By Adam Berry

Already this offseason, the Giants have discovered a disappointing recurring theme.

They were heavily involved in the bidding for Cuban outfielder/third baseman Yasmany Tomas but lost out to the D-backs. They fought hard to retain third baseman Pablo Sandoval, but the Red Sox reeled in San Francisco's beloved Panda.

Then the Giants turned their eyes toward an even bigger prize, left-hander Jon Lester, but once again they came away empty-handed as he signed with the Cubs.

They've been aggressive, smart and competitive. They just haven't been able to sign anyone.

Not that anyone's going to sit around feeling sorry for the Giants. They've got three of the last five World Series championship trophies to console themselves.

They also have plenty of options left to consider this winter.

The Giants' holes are easy to spot on their depth chart, and they're just as obvious based on their offseason pursuits. They desperately need a third baseman, they could use an outfielder and they want another starting pitcher.

The Giants stood still amid the Winter Meetings' storm of activity, as prominent free agents found new homes and the trade market took shape.

Now, all the Giants have to do is reach the finish line with one of their targets. Here's a look at how they could handle the rest of the winter's to-do list:

Problem: What do they do with the rotation now?

Solution: Lester is off the table. Max Scherzer is probably too expensive. The best second-tier options like Brandon McCarthy and Ervin Santana came off the board quickly after Lester signed. So there's really one remaining course of action here for the Giants, and his name is James Shields.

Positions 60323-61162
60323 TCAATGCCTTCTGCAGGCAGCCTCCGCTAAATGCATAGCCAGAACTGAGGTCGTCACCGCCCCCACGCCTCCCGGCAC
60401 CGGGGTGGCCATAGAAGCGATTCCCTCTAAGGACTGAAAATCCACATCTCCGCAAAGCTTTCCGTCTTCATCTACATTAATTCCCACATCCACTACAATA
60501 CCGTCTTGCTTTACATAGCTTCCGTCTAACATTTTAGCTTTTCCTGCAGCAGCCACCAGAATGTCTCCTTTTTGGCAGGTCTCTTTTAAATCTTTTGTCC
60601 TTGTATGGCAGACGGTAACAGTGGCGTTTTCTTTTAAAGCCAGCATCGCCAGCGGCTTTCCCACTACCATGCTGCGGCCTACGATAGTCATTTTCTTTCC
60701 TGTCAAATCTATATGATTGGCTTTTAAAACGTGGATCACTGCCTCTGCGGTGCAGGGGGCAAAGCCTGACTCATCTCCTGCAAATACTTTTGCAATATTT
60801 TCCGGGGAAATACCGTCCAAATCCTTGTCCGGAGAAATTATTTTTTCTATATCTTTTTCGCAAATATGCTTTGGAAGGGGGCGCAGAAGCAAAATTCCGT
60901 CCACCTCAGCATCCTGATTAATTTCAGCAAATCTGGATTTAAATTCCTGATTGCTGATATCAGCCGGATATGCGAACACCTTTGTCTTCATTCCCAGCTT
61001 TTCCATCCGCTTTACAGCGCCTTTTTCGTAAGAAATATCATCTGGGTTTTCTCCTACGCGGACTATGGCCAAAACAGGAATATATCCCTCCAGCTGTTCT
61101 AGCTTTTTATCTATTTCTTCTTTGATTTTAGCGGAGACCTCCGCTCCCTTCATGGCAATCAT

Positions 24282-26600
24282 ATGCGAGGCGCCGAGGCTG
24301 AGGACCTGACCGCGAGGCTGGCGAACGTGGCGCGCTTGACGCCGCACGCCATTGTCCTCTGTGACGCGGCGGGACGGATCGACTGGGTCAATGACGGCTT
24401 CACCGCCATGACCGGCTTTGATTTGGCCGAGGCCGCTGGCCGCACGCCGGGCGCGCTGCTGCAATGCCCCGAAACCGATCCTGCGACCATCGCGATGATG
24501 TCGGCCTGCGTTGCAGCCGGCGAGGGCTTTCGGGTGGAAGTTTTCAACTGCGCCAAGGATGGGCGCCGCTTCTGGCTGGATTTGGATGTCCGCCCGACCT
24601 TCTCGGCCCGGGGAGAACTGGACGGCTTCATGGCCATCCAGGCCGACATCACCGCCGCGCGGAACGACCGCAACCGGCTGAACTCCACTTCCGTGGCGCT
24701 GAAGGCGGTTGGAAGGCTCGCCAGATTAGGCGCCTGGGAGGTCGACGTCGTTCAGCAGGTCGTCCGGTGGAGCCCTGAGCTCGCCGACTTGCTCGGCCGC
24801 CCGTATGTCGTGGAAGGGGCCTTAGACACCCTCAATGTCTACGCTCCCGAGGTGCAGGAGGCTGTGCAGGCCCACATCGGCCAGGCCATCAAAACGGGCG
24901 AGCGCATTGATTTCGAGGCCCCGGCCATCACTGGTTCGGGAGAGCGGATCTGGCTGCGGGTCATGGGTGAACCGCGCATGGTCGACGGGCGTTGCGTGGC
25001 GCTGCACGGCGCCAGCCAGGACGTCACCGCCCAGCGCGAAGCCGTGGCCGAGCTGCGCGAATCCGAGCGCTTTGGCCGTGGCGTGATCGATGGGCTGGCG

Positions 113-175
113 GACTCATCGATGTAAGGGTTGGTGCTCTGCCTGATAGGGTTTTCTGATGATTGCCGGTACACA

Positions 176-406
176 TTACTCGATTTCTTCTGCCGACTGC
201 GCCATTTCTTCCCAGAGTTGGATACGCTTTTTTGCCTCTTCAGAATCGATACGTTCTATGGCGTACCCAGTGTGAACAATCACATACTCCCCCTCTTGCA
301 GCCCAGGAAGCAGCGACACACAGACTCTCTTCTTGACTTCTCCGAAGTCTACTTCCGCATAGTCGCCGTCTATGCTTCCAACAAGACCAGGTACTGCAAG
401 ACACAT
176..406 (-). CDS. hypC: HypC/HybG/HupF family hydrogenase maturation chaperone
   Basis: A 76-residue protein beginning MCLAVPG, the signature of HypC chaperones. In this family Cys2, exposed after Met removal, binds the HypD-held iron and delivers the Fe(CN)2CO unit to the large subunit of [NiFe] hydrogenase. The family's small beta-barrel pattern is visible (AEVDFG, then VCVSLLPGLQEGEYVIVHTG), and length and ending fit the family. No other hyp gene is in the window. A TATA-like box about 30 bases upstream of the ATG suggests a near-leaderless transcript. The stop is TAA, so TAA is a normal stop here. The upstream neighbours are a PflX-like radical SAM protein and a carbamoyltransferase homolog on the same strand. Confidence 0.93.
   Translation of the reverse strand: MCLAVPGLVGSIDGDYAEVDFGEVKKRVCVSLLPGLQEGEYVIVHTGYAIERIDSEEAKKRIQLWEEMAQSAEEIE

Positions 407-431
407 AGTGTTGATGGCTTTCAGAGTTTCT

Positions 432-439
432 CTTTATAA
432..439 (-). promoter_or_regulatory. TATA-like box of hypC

First of all, pair him with Madison Bumgarner and you'll have a lefty/righty combo capable of eating up nearly 450 innings. Tim Hudson pitched almost 190 innings last year, and Matt Cain was a guaranteed 200-inning guy when he was healthy.

Shields will come at a cost -- perhaps five years and $85-90 million? -- but if the Giants could afford Lester, they can certainly afford Shields. Furthermore, he's a flyball pitcher and the Giants play in a ballpark that suppresses power.

Shields, a Southern California native, is a good guy to have in the clubhouse and -- knock on wood -- hasn't shown any signs of injury while averaging 223 innings per season since 2007.

If they can keep him away from the Dodgers, it's hard to find a better fit for the Giants and, really, for Shields.

Since San Francisco realistically needs two starters to round out the rotation, it makes sense to give either Jake Peavy or Ryan Vogelsong a chance to return.

Problem: They have absolutely no answer at third base.

Solution: They missed on Sandoval, Hanley Ramirez also signed with the Red Sox and there just aren't that many options out there. Chase Headley probably isn't worth the asking price, either.

Problem is, the Giants need someone from outside the organization. They can't go into the season with Joaquin Arias as their starting third baseman, and they know that.

Could they try to trade for Boston's Will Middlebrooks and see if they can get his bat figured out? Sure, if the price is right, but odds are the Red Sox would like to turn Middlebrooks and the rest of their offensive surplus into a top-flight starter.

Instead, they should turn to former A's shortstop Jed Lowrie, keep the Stanford University graduate in the Bay Area, and ask him to play third base.